Mice live roughly up to two years. Send them to the International Space Station for 6 months, and you can potentially tell the effects space has on a mammal over a quarter of its life; information that could inform future missions to Mars and other distant planets. NASA is currently working on housing for the “mousetronauts,” as Elon Musk likes to call them, and plans to send them to the ISS later this year on a SpaceX Falcon 9 rocket.
Made in Space and Tethers Unlimited will pursue two systems for plastic recycling after receiving funding from NASA. Their solutions could cut how much material needs to be shipped into space.
The ISS crew will soon be growing veggies, upgrading an on-board robot and releasing a very interesting satellite into space.
Developing this kind of communication will help future astronauts make the transition to deep space exploration. The SPHERE robots’ abilities will be boosted later this year when NASA integrates them with Google’s Project Tango phones.
The “flock” of Doves will be released late this month or in February at the earliest, when they will begin sending back high-quality images of the Earth.
Kirobo will aid on experiments and provide companionship for incoming ISS commander Koichi Wakata. He is built to perform in zero gravity and can recognize speech and faces.
Media player maker ARCHOS has confirmed a Sept. 15 event at which it will launch its 5-inch Android device. The ARCHOS 5 Internet Tablet, which has been rumored for some time, is expected to have a Cortex CPU powering a 5-inch touchscreen. ARCHOS has previously stated that the tablet will be available with up to 500 GB of storage.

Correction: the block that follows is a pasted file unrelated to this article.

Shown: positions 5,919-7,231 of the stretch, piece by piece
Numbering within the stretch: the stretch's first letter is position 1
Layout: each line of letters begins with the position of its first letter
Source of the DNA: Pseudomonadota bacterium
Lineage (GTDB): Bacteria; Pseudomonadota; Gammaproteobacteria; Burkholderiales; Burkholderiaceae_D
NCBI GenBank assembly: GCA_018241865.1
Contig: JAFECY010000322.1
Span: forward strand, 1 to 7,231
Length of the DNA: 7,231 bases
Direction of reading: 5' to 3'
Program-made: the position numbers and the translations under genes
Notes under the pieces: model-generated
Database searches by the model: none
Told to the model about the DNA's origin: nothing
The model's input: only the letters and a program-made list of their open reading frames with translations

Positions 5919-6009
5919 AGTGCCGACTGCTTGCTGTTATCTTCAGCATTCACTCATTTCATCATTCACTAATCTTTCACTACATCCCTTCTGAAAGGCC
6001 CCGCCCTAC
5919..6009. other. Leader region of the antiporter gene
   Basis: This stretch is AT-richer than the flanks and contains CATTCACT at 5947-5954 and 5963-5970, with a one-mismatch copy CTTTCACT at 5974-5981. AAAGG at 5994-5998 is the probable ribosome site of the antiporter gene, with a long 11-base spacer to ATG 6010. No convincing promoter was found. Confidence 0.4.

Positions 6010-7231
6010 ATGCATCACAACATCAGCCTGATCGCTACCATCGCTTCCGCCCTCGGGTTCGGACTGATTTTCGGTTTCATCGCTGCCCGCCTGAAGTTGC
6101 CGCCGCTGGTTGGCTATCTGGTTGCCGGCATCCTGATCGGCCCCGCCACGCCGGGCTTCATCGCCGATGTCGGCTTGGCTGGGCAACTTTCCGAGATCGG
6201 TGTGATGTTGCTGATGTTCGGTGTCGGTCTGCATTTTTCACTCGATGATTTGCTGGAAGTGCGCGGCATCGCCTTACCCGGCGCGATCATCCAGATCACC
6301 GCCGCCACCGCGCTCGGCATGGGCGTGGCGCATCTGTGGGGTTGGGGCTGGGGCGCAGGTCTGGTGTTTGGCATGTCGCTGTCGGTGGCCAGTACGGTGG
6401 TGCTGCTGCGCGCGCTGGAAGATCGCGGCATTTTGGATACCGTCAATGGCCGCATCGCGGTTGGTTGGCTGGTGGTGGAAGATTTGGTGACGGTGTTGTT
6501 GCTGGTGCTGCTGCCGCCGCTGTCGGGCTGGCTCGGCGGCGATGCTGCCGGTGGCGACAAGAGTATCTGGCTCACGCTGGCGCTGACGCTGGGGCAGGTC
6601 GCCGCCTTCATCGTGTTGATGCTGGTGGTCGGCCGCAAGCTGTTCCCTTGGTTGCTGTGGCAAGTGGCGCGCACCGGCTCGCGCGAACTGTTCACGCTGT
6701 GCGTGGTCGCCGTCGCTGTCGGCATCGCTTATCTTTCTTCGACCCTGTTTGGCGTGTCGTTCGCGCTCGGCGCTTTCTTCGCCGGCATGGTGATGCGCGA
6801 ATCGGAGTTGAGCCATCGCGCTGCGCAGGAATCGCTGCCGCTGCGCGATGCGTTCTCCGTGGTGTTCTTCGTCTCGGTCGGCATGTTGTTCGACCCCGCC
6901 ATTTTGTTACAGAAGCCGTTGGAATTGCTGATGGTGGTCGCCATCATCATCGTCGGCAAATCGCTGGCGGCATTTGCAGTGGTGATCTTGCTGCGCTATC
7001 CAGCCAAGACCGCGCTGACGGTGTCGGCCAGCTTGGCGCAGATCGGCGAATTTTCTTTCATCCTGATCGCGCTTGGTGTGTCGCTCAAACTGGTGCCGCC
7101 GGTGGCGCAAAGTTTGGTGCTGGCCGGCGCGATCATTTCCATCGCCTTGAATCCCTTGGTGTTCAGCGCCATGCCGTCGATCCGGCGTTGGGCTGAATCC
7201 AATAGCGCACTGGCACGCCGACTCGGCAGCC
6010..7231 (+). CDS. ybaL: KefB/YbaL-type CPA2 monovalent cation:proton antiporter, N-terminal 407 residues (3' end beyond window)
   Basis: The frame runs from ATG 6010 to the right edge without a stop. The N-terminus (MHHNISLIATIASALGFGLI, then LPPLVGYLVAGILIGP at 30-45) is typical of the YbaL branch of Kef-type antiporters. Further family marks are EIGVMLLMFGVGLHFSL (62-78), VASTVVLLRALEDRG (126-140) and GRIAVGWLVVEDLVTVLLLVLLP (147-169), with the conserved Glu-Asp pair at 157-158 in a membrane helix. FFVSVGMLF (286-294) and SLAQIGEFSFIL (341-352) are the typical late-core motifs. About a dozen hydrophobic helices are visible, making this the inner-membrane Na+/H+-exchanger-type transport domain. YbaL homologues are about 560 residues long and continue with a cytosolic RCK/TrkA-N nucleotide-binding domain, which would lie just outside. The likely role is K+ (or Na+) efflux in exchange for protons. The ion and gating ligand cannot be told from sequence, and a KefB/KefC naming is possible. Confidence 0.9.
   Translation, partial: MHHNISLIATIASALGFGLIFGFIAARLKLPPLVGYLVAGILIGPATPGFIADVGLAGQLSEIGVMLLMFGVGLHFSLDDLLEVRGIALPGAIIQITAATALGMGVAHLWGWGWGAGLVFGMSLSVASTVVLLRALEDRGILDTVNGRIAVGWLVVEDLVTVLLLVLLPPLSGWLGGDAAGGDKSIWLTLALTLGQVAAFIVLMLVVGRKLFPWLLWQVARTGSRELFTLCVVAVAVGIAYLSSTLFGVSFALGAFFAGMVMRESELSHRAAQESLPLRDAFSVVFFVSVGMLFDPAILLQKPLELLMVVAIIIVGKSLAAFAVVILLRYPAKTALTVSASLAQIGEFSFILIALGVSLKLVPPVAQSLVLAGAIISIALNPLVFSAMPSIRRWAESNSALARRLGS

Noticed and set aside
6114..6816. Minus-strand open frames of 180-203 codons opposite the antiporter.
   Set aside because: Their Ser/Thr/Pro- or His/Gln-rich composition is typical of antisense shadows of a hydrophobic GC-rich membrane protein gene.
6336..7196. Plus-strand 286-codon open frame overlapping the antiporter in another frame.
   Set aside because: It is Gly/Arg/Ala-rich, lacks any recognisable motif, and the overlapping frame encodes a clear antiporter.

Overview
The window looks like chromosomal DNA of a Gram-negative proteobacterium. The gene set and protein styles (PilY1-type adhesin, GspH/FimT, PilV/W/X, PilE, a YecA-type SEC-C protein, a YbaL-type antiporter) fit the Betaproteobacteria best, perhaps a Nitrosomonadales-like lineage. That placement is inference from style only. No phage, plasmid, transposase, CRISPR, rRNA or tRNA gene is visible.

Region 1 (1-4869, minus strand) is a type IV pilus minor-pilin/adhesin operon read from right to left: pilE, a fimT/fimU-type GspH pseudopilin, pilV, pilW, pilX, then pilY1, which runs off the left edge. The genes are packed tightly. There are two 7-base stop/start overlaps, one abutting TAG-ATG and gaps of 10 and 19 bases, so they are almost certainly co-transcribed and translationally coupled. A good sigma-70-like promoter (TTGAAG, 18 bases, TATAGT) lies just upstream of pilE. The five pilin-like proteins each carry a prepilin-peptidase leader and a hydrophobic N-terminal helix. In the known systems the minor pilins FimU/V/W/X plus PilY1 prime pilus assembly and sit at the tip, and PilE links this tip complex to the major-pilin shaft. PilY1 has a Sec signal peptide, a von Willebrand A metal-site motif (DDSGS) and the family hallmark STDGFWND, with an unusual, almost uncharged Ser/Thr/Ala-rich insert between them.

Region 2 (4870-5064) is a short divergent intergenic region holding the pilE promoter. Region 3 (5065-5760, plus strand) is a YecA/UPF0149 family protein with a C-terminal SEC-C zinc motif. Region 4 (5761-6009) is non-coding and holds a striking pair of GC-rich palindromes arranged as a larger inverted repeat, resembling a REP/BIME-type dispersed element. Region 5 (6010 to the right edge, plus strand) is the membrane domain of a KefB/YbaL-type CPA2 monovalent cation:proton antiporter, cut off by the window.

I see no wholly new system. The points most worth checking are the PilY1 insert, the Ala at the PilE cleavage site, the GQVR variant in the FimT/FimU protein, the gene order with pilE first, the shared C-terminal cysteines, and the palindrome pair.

The soft launch of the AppsLib Store, meanwhile, an app store for “high-end Android devices,” is surprising. ARCHOS is planning for AppsLib to offer apps aimed at special Android devices, not smartphones, and is hoping to get other “high-end” device makers on board. It’s not clear how the AppsLib might fare in competition with the Android Market.
I was thinking about reliability in the cloud when I saw this news item about the International Space System experiencing a close call with some space debris. The threat of the debris hitting the station forced the astronauts to hang out in their escape capsule to wait out the potential hit. Scary stuff, but then I read:
The object — about the size of a bullet, and moving 20 times as fast — passed within 3 miles (4.5 kilometers) of the station early Thursday afternoon ET, the U.S. space agency reported.
Sometimes it’s the little things that completely derail us. On land, something so small and so far away wouldn’t faze us for a minute, but in the enormous distances and hostile environment of space, that 9-millimeter chunk of metal had the potential to bring the space station to a halt. Likewise, small glitches and failures that may seem manageable in a corporate setting, have awesome power when they spread across the enormous number of users on the web. So how is cloud computing like space travel? Small problems can equal a monumental fail. Read More about How Is Cloud Computing Like Space Travel?